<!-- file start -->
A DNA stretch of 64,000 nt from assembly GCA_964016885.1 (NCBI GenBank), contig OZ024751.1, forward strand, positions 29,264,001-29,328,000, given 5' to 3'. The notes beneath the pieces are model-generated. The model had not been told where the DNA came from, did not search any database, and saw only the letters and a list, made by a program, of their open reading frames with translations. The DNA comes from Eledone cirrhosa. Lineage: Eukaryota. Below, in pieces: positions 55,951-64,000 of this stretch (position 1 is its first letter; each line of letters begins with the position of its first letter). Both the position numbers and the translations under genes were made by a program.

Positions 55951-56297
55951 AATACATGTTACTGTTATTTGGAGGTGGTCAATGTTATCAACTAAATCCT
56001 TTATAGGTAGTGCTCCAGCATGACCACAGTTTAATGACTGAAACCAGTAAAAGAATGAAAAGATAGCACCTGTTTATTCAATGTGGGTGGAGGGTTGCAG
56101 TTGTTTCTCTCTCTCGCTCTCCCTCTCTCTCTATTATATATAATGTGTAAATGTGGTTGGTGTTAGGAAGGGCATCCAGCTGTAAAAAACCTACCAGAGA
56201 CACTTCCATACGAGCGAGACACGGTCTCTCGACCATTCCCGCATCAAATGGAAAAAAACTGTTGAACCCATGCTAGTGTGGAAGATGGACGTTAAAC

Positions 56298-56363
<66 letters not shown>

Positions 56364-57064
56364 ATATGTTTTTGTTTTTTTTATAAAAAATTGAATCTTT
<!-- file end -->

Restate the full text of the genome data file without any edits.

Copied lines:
A DNA stretch of 64,000 nt from assembly GCA_964016885.1 (NCBI GenBank), contig OZ024751.1, forward strand, positions 29,264,001-29,328,000, given 5' to 3'. The notes beneath the pieces are model-generated. The model had not been told where the DNA came from, did not search any database, and saw only the letters and a list, made by a program, of their open reading frames with translations. The DNA comes from Eledone cirrhosa. Lineage: Eukaryota. Below, in pieces: positions 55,951-64,000 of this stretch (position 1 is its first letter; each line of letters begins with the position of its first letter). Both the position numbers and the translations under genes were made by a program.

Positions 55951-56297
55951 AATACATGTTACTGTTATTTGGAGGTGGTCAATGTTATCAACTAAATCCT
56001 TTATAGGTAGTGCTCCAGCATGACCACAGTTTAATGACTGAAACCAGTAAAAGAATGAAAAGATAGCACCTGTTTATTCAATGTGGGTGGAGGGTTGCAG
56101 TTGTTTCTCTCTCTCGCTCTCCCTCTCTCTCTATTATATATAATGTGTAAATGTGGTTGGTGTTAGGAAGGGCATCCAGCTGTAAAAAACCTACCAGAGA
56201 CACTTCCATACGAGCGAGACACGGTCTCTCGACCATTCCCGCATCAAATGGAAAAAAACTGTTGAACCCATGCTAGTGTGGAAGATGGACGTTAAAC

Positions 56298-56363
<66 letters not shown>

Positions 56364-57064
56364 ATATGTTTTTGTTTTTTTTATAAAAAATTGAATCTTT